The latest statistics have confirmed that there are 4.68 billion mobile users actively surfing and exploring the web. Nearly 3 years ago, mobile traffic surpassed desktop traffic for the first time by claiming 51.3% internet users as mobile device users, and the number has been constantly increasing. As much as this term was being floated since the past decade, it is truly now that the Mobile-First’ era has begun.
Therefore, it won’t be surprising to see organizations working to provide better services and experience to mobile users first. However, Google jumped to the mobile bandwagon a couple of years ago when PWA and AMP were introduced.
Both PWA and AMP were designed to enhance a user’s web experience while using a mobile device compatible platform. But users often get confused between PWA and AMP. Let’s save you some time and help you understand the difference between PWA and AMP.
What is PWA?
PWA stands for Progressive Web App, it is designed to give users the look and feel, and the experience of a mobile application by accessing its web pages on a browser. In other words, PWA is an optimized web page to provide an app-like functionality. Moreover, PWA works when a platform or its services are accessed on mobile web, but without installing its mobile app.
As mentioned, PWA is focused on providing app-like features. This includes:
- Faster transition between pages
- A complete app-like interface
- Ability to send push notifications (requiring users’ permission)
- Offline content accessibility, and more.
We already have mobile application, then why did we need progressive web apps?
We all know that mobile devices allow users to download native apps‒applications from App Store or Google Play, but PWA is better. Why and how?
Andrew Gazdecki answered the question in a Forbes article, “PWAs are more efficient than native apps. They work on-demand and are always accessible, without taking up a smartphone’s valuable memory or data. By choosing to use a PWA over a native version of the same application, users consume less data. However, this doesn’t mean users need to sacrifice the convenience of a native app. They are still able to save the PWA to their home screen — it’s installable without the hassle of a real download.”
Recently, the most popular native mobile apps we use are making their platform more accessible using PWA, especially, e-commerce and social media portals.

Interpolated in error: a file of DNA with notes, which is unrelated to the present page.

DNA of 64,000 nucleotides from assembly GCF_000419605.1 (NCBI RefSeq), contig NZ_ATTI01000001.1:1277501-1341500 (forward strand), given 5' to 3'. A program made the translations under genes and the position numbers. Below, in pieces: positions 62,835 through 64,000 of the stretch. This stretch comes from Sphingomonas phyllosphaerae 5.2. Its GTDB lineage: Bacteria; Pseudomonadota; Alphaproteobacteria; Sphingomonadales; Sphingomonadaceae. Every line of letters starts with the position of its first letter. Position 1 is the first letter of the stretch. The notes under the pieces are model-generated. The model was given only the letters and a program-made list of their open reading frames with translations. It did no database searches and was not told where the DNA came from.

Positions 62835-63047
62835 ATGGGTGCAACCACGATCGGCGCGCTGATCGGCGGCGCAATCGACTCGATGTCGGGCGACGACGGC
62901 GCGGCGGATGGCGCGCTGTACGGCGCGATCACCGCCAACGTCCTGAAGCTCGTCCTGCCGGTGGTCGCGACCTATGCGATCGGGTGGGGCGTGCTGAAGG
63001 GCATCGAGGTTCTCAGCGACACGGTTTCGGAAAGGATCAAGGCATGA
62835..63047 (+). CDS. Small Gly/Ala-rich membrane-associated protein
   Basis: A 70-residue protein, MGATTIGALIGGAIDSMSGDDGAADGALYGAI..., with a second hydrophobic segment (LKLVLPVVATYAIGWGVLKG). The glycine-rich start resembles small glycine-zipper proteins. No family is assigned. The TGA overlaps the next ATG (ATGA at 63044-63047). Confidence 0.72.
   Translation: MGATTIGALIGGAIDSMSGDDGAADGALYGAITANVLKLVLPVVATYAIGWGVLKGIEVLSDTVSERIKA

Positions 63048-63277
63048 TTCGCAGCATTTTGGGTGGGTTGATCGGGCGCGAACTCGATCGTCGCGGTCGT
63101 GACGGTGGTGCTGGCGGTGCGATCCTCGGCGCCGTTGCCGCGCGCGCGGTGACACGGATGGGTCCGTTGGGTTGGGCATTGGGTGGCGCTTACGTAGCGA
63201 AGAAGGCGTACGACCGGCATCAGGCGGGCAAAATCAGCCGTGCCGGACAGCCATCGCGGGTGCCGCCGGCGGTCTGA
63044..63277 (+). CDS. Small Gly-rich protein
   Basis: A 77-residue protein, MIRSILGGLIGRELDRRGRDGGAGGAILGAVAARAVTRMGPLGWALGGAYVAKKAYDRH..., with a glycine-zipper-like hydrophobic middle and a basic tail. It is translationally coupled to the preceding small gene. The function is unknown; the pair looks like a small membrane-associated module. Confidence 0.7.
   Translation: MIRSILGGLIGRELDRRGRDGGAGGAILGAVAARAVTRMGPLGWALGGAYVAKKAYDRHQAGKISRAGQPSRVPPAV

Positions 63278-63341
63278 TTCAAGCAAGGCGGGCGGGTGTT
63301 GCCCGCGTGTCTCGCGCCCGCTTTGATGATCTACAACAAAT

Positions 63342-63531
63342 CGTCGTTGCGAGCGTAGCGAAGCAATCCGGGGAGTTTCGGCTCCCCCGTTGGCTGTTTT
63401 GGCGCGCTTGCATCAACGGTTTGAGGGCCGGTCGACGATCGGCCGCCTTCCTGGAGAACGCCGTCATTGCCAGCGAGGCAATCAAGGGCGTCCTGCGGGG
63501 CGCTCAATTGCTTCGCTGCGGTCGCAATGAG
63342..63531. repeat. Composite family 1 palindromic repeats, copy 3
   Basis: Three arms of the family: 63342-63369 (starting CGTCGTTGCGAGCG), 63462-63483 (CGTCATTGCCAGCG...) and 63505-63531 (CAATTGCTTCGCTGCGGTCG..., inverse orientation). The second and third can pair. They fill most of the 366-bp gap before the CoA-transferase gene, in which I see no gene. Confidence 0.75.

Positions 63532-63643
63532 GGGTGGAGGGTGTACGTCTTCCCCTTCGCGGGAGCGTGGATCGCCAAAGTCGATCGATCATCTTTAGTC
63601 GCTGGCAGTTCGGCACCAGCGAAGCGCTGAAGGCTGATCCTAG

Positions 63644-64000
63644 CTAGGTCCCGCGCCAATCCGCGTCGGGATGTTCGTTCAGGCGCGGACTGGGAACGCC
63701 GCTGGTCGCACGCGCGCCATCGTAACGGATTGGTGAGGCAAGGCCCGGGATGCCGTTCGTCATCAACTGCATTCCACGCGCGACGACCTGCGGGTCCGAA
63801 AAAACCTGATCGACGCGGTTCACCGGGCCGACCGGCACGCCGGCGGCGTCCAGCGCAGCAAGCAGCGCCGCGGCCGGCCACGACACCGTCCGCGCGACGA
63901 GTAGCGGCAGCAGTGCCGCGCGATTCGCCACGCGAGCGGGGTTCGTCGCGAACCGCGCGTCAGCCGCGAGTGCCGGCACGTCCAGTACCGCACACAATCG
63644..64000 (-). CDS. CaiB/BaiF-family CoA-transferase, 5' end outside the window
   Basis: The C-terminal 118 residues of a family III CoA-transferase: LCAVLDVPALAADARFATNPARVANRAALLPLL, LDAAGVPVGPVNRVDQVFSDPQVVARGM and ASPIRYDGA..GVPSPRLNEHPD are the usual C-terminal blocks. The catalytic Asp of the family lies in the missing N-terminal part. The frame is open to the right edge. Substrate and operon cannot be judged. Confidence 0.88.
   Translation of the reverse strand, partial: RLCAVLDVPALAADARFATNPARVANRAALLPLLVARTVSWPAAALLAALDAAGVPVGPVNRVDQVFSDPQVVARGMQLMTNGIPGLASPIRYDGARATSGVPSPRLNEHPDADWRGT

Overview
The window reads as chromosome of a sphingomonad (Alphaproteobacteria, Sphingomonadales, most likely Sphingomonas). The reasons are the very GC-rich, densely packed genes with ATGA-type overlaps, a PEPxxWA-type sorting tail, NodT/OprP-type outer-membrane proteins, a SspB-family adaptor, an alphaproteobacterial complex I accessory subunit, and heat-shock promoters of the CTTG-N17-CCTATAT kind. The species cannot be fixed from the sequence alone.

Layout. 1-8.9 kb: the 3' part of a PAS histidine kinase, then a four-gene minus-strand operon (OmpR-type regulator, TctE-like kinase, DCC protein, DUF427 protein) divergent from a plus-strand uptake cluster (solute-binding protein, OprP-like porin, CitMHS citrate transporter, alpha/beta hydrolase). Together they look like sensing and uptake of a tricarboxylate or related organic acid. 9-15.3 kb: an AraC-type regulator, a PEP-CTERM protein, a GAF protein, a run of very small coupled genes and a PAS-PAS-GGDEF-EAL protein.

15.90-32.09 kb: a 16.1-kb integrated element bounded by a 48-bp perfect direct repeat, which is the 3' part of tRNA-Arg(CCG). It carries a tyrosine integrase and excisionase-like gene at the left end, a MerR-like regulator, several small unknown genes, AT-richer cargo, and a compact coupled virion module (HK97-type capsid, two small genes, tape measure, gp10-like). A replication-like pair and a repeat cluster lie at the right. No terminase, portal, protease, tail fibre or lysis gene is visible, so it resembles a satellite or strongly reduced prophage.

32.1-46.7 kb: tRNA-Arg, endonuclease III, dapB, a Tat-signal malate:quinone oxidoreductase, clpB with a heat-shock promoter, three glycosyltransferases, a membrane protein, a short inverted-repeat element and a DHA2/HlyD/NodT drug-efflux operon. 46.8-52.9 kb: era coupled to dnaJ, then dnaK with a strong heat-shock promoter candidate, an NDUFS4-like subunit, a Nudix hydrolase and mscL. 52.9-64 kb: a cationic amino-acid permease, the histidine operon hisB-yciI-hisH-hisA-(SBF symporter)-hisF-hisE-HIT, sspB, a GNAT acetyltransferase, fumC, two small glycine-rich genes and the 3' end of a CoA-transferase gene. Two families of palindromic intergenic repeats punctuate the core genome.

Next, What is AMP?
AMP or Accelerated Mobile Page was introduced by Google in 2015 to create faster loading web pages for mobile devices. Google open-sourced the ‘AMP Project’ to help developers build these web pages.
In the current scenario, AMP is no longer limited to websites. There are AMP ads, AMP email, and even AMP stories. The AMP version of all these is built to render quickly on the mobile devices.
“These days, if it isn’t instant – it’s not fast enough. Even the most memorable creative won’t serve its purpose if the ad is slow and is disrupting UX.” explains the AMP site.
As expected from ads, AMP ads maximize ROI by getting better CTR. They are proven to deliver the same. Triplelift – a native ad tech firm, has seen a 13% increase in their revenue attributed to 6X faster ad loading using AMP ads.
PWA vs AMP: The Differences
Can AMP and PWA Be Used Together?
Yes, AMP and PWA can be used together to offer elegant user experiences. This is how it will look like:
First, user searches for a service and an AMP-enabled result appears on his/her screen. This means a lightweight and pre-cached website is waiting for the user to get clicked on. Once the user clicks on the website, the publishers can engage the user with an app-like web page (PWA) that asks to send push notifications. This web page enables the user with features like:
- Offline browsing of content and service
- Smooth transition even during a slow internet connection
- An app-like experience
What’s stopping us from adopting this idea?
However, this can be countered by creating separate AMP pages used for SERPs, post which the traffic is transferred to the PWA page. What this means is that AMP page can be used to rank well on search engines, and once user clicks to open the AMP page, browser initiates the PWA page for user engagement and retention.
To Sum Up
PWA and AMP are different technologies for mobile phones. AMP is used to load web pages faster and PWA is used to provide the look and feel of native apps, which is so useful for m-commerce site.
According to research by Adobe, 40% of their revenue came from mobile devices from 1st November to 31st December 2018. With 10.5% mobile traffic resulting in conversions as opposed to desktop traffic where the conversion rate was 7.4%, it is clear that businesses, both big and small, should take their mobile audiences seriously, and start investing in AMP, PWA and/or both, depending on their needs.
Finally, both are powerful tools to improve site performance and user experience. You can choose either of two technologies or simply implement both to experience the best of both. The choice is yours.
Recommended post: Do Progressive Web Apps (PWAs) Benefit SEO? (With Stat and Examples)
Designer and Content writer. Love food and Robert Downey Junior. Be a gardener when growing older.